'One must lie low, no matter how much it went against the grain, and try to understand that this great organization remained, so to speak, in a state of delicate balance, and that if someone took it upon himself to alter the dispositions of things around him, he ran the risk of losing his footing and falling to destruction, while the organization would simply right itself by some compensating reaction in another part of its machinery — since everything interlocked — and remain unchanged, unless, indeed, which was very probable, it became still more rigid, more vigilant, severe, and more ruthless.'
Roxanne Bibizadeh’s article ‘Women in Exile: Islam and Disempowerment in Fadia Faqir’s My Name Is Salma’ considers this dilemma of either action or conformity through the fictional writing of Fadia Faqir, and in doing so highlights the further difficulty of finding the appropriate voice for rebellion. In the case of feminist and post-colonial writings, the resounding dissonance felt when using the language of the oppressor (whether patriarchal, colonial, or both) can make revolution seem a fragmented process. Nicole Willson’s examination of the Haitian carnival in ‘A New ‘Kanavalesque’: Re-imagining Haiti’s Revolution(s) through the work of Leah Gordon’, uses visual material to suggest that the realities of this socio-historical tradition do not conform to a harmonious Western ideal of aligning the masses. Rather it is an open act of defiance that is bound with acts of revolution. However, it is essential to remember that going against the grain does not always entail a military coup, and does not need to comprise widespread public damnation of a particular political oppression in order to be a bold reimagining of the hegemony. Izabela Hopkins’ ‘A Whiter Shade of Pale, or the Monster Within’ offers a particularly interesting questioning of the ‘norm’ not by exploring its opposition to the 'Other', but by examining the dichotomies that taint the image of perfection that hegemony attempts to maintain.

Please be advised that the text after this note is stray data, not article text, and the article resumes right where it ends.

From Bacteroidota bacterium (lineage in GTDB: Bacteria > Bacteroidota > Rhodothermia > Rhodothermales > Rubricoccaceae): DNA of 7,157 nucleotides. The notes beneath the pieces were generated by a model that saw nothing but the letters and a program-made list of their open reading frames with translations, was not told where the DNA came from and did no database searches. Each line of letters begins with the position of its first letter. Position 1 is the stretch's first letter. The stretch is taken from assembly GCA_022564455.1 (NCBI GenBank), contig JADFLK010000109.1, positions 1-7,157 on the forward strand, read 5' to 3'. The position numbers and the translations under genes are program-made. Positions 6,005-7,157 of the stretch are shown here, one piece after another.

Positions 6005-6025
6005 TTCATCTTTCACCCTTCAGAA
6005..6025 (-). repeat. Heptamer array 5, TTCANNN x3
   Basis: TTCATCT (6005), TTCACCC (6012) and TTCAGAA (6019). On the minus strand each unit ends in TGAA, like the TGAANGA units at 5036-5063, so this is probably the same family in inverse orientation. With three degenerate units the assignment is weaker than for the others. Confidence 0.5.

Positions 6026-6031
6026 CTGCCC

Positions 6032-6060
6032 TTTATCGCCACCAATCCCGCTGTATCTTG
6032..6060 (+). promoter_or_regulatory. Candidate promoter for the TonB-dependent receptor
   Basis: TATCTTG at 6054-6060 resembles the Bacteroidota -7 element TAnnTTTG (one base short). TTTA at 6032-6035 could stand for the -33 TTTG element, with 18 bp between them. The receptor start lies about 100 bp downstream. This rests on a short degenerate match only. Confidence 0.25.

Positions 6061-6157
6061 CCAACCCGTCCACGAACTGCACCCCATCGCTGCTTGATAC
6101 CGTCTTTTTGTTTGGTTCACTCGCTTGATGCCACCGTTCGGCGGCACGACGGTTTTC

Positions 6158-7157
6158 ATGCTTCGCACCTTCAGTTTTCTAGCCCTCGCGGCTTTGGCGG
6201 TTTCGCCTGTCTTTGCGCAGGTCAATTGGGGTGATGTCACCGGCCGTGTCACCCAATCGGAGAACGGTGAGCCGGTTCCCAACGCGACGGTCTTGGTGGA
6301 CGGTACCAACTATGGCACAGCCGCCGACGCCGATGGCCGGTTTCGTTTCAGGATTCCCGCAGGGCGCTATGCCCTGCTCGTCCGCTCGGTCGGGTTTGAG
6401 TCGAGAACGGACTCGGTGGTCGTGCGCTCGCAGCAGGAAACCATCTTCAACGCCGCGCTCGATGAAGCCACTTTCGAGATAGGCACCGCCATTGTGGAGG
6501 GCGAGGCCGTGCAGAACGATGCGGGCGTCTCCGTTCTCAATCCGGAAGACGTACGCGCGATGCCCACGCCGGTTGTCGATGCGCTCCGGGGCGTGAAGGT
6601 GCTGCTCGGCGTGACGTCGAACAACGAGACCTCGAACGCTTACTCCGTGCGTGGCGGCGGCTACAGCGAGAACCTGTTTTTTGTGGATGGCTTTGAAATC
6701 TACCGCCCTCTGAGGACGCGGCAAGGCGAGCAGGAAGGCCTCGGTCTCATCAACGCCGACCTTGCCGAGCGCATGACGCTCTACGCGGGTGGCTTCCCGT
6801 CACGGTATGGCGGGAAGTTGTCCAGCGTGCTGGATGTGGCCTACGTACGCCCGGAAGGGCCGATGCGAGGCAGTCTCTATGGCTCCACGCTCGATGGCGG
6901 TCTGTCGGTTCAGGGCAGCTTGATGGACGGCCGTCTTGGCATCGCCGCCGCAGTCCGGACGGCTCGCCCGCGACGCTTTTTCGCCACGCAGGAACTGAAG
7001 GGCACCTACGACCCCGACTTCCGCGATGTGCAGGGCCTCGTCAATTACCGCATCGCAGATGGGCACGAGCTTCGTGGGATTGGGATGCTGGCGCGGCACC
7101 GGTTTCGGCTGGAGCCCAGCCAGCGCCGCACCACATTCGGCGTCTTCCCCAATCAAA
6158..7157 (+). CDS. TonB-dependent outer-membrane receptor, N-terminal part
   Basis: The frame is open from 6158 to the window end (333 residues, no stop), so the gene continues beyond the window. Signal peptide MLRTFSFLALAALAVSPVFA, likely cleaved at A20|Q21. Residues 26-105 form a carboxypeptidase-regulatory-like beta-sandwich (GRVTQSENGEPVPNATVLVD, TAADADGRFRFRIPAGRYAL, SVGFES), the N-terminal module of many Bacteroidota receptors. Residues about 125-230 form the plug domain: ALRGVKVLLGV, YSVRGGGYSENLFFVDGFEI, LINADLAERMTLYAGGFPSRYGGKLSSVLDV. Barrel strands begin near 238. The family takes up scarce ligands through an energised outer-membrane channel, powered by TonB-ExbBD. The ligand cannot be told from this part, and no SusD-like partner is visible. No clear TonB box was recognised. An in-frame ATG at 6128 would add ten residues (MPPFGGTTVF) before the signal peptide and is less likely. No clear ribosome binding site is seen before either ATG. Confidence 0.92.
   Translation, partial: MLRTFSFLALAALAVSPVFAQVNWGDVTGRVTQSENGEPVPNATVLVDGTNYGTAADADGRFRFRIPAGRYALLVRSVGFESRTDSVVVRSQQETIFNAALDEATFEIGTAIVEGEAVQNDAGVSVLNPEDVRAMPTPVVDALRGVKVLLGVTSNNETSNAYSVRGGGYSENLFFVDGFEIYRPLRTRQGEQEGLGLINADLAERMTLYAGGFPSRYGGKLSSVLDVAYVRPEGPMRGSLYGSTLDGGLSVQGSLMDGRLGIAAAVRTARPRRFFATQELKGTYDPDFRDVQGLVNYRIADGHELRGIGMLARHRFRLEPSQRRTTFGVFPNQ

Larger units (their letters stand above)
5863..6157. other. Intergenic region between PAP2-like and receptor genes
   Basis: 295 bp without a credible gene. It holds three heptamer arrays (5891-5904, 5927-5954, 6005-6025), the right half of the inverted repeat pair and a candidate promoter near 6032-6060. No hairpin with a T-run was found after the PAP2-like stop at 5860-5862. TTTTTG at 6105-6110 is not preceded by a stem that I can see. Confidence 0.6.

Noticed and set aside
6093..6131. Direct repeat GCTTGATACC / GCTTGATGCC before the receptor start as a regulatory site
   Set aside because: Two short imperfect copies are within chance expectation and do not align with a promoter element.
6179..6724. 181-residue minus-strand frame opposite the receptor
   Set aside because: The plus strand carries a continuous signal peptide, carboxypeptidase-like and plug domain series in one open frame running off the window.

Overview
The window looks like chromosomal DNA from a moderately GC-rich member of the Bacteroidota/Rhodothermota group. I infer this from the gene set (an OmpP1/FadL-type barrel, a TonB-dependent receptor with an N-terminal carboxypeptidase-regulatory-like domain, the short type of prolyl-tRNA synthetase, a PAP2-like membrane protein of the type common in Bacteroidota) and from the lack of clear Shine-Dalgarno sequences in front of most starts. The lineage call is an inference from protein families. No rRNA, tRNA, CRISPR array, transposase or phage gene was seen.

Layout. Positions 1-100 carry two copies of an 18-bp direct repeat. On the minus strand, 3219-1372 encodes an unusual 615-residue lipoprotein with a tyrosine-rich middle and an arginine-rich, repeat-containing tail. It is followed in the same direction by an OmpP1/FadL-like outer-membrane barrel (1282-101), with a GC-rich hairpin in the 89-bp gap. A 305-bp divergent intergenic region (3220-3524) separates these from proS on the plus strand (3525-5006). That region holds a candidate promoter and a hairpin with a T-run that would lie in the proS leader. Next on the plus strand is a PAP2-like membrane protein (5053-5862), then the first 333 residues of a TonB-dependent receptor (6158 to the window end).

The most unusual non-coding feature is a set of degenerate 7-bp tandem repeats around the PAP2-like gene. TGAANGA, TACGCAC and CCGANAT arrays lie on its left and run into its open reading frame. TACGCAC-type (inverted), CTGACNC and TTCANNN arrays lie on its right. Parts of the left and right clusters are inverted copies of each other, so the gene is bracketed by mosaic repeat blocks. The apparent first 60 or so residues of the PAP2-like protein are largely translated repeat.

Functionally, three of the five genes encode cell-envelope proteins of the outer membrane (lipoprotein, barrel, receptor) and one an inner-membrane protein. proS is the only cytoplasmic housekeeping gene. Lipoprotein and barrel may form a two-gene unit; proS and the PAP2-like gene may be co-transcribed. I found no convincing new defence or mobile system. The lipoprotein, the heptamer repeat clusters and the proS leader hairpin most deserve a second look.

Through a variety of institutions (some aesthetic, some political, some cultural) the articles of this collection offer an insight into a mixture of revolutionary and unconventional moments that suggest continuity across the disciplines. For example, Liz Renes’ ‘The ‘Curious’ Nature of John Singer Sargent: An Exploration into Nineteenth-Century Masculine Dualities’ does not use the works of Victorian artists and writers, but instead uses their own written reflections of pieces of art and poetry and wider nineteenth-century notions of ‘curious’ works in the light of convention, in order to probe the boundaries of queer re-readings. Jessica Riches’ ‘Insult to Injury’: Rupert Goold and Ben Power’s Faustus’ similarly offers an overlap of both historical and cultural reimagining that suggests socio-political commentary via the aesthetic. However Riches’ article tackles the twenty-first century reimagining of a reimagining, a stage play that re-appropriates and adapts Marlowe’s Doctor Faustus — which itself was an interpretation of an already popular tale — whilst selecting elements of other Marlowe adaptations and cultural icons, providing a postmodern feast of the simulacrum that pays homage to the prevailing theories of critical theorist Jean Baudrillard. ‘Insult to Injury’ engages with the very issue of referring to key critics of twentieth and twenty-first century theory such as Baudrillard, who, like Sigmund Freud, Michel Foucault, Jacques Derrida, Julia Kristeva, Albert Camus, and Roland Barthes, are likely to be met with a residing groan and verbal frustrations pertaining to their overuse. Yet, it is important to remember that all of these critics once went against the grain and that they too complained of the overuse of theories by Charles Darwin, Harold Bloom, and Immanuel Kant. They chose instead to push the boundaries of what is accepted, and sometimes even of comprehensibility, in order to say something new. As Rona Cran suggests in her article ‘the medium is the message’: Re-reading William Burroughs, from Junky to Nova Express’, contemporary critical focus can too often be centred on what is being said rather than the way in which it is said, and this can deprive a text or an historical moment of its revolutionary potential.